The Plane Crash Sites Open For Visit
There are a lot of creepy tourist attractions. From abandoned properties to haunted houses, people will pay to be scared or disturbed. If you like creepy disasters, plane crash sites are some of the creepiest. Most of the time, they don't even move the plane, and you can really hear the stories of what caused such a big accident. We've found some of the biggest plane crash sites in the world, and you can visit them. Where are they? Start reading to find out...
Israeli Military Plane - Sinai Desert
This plane crash was not actually an accident. It was shot down during the 1956 Suez Crisis by the Egyptian military. Since then, it has just been rotting in the unforgiving environment of the Sinai Desert. It's an interesting memorial to that war, and it just sits there baking in the desert. You can visit this one, but the Sinai Desert is hot and not too many tourist guides are willing to take anyone out there.
Medellin Cartel Plane - Norman Cay, Bahamas
Norman Cay is a small island in the Bahamas that is known today for its crystal clear water. It was a different story in the 1980s though. Pablo Escobar, the criminal behind the infamous Medellin Cartel, took over the island and used it as one of his bases. The plane crashed while fully stocked with illicit goods. Because of the aforementioned clear water, it is easy to see at the bottom of the ocean.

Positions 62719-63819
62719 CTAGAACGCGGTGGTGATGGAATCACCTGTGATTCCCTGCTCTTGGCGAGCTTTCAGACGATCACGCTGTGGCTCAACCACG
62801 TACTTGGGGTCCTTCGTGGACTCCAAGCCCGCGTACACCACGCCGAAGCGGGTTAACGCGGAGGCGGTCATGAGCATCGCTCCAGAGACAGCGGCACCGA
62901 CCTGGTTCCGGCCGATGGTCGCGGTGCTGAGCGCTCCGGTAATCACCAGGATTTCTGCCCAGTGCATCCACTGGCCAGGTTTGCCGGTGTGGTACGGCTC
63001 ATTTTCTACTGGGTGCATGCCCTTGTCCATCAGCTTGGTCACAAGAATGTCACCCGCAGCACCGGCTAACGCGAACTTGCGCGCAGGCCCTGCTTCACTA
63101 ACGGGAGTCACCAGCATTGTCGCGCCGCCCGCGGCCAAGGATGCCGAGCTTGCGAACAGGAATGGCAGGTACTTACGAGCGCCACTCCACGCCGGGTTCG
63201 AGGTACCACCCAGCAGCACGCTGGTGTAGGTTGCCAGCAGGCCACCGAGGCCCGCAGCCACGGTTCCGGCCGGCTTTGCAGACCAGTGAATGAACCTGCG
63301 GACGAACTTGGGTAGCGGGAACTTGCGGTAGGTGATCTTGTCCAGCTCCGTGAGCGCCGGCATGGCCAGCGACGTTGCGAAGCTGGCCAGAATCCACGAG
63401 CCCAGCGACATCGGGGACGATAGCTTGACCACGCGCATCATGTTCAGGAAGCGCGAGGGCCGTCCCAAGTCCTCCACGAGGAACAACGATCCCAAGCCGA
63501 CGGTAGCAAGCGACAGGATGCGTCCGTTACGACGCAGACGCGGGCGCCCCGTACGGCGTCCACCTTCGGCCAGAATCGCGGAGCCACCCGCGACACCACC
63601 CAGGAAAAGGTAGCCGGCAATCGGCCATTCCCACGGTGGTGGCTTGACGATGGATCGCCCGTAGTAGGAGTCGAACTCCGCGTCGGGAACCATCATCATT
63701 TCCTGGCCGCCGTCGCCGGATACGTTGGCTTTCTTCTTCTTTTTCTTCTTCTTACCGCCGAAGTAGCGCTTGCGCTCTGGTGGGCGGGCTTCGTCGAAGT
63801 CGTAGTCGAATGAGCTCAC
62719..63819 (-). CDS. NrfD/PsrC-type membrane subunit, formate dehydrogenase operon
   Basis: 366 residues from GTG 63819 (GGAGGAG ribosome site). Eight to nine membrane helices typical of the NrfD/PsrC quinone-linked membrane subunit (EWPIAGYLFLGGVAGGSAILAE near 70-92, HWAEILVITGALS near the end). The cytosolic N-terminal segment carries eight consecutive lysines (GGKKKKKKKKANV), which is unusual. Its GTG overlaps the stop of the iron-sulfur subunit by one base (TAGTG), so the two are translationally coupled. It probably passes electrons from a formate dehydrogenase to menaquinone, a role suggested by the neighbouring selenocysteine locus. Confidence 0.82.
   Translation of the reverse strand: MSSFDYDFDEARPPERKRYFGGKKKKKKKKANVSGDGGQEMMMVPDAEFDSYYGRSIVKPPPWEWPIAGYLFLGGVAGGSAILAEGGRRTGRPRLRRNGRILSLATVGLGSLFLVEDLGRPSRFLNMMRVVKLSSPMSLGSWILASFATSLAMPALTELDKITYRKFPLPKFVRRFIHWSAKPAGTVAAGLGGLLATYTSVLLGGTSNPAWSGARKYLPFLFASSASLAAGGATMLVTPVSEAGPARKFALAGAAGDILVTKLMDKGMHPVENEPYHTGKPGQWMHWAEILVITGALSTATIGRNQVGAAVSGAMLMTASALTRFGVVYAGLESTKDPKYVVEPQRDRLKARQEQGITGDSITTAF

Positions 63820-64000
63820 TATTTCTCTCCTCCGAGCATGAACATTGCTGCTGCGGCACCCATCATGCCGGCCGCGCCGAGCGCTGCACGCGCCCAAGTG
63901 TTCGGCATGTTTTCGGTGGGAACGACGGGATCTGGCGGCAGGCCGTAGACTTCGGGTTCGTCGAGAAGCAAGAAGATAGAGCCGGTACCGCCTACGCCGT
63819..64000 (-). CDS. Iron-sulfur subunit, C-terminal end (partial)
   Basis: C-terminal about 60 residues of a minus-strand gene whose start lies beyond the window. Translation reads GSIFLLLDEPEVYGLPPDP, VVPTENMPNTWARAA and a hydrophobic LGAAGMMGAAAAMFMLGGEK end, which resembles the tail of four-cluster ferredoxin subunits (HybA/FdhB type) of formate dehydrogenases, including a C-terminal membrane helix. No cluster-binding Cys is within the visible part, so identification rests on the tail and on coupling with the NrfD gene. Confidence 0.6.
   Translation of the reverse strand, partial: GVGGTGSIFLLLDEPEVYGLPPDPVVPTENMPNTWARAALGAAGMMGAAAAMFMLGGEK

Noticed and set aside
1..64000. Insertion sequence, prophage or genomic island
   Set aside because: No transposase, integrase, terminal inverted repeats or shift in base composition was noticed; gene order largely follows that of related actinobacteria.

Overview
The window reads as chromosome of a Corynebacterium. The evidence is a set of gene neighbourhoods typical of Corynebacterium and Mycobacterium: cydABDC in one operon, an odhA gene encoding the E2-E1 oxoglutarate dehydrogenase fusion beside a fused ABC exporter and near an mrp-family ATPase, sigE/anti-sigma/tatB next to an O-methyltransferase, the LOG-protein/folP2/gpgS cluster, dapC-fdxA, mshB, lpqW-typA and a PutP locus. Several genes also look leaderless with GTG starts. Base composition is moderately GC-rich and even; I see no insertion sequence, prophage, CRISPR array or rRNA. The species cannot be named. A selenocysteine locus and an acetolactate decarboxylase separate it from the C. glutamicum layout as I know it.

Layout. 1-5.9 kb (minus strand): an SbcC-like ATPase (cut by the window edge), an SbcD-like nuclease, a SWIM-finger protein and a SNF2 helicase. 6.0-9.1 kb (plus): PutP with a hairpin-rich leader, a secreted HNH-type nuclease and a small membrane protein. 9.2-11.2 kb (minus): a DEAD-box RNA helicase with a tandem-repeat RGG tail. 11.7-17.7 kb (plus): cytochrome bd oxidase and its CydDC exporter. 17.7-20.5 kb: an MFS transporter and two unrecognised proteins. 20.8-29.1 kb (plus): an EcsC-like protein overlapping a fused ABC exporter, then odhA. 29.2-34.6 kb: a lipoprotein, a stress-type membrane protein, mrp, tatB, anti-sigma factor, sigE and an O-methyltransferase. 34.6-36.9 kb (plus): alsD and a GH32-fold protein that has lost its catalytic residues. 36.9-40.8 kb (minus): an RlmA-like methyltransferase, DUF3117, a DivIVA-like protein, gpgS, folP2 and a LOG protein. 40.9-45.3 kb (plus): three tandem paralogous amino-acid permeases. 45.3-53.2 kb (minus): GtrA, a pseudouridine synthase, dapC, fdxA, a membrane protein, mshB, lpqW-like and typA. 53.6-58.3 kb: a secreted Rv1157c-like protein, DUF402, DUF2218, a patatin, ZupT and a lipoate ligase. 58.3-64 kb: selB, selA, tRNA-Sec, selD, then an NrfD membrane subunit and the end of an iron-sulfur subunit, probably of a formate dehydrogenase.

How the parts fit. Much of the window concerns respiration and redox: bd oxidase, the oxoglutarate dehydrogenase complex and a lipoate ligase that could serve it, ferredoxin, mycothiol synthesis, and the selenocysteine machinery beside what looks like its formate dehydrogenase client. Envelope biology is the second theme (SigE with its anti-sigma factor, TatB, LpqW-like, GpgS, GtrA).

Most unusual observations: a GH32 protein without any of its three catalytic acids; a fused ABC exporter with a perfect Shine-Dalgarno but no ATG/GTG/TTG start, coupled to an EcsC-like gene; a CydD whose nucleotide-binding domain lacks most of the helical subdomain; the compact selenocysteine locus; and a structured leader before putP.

Crashed 737 - Bali, Indonesia
This is an infamously mysterious crash. No one is sure how this plane ended up on the beach. It is in remarkably good condition for a true plane crash, and can be fully walked through. There is a local legend that someone bought it to make it into a restaurant and never finished it, but that is unconfirmed. It's not the only abandoned plane in the area, either. There's another close to a Dunkin' Donuts that is a few miles away.
Canso Bomber Plane - Vancouver, BC
This wreck was from a Canadian bomber plane from World War II. It was a long-range bomber that took off for its final mission in 1945. It was downed very quickly due an engine malfunction, and the crew of 12 was rescued safely. The explosives on board were detonated though. This left a huge 20-foot long crater alongside it.
American Douglas Super DC-3 - Sólheimasandur, Iceland
This is part of one of the most famous plane crashes ever. And it has become a tourist attraction too. The plane ran out of fuel in 1973 and crashed on the black sandy beach. No one was hurt. You can actually go and visit the site and even go inside to take pictures. Be warned though, there is nothing else to do in the area.
Soviet MIG-29 - Moscow, Russia
This plane crashed in a suburb near Moscow. It's an interesting Cold War relic because it's also near a former Soviet satellite communications site. All of the equipment has been ripped out of the plane, leaving it an empty husk. You can't visit this one though. Apparently the Russian government still considers the site to be a sensitive location because there are other fighters and equipment strewn along the path there.
Airplane Graveyard - Papua, New Guinea
The airspace around this site in Papua, New Guinea was known for many air battles during World War II. As you might expect, there are a ton of wrecked plane carcasses all over the area. They are fairly difficult to get to because of the amount of vegetation near the wrecks, but it is possible.
British Avro Shackleton - Stratford-Upon-Avon, England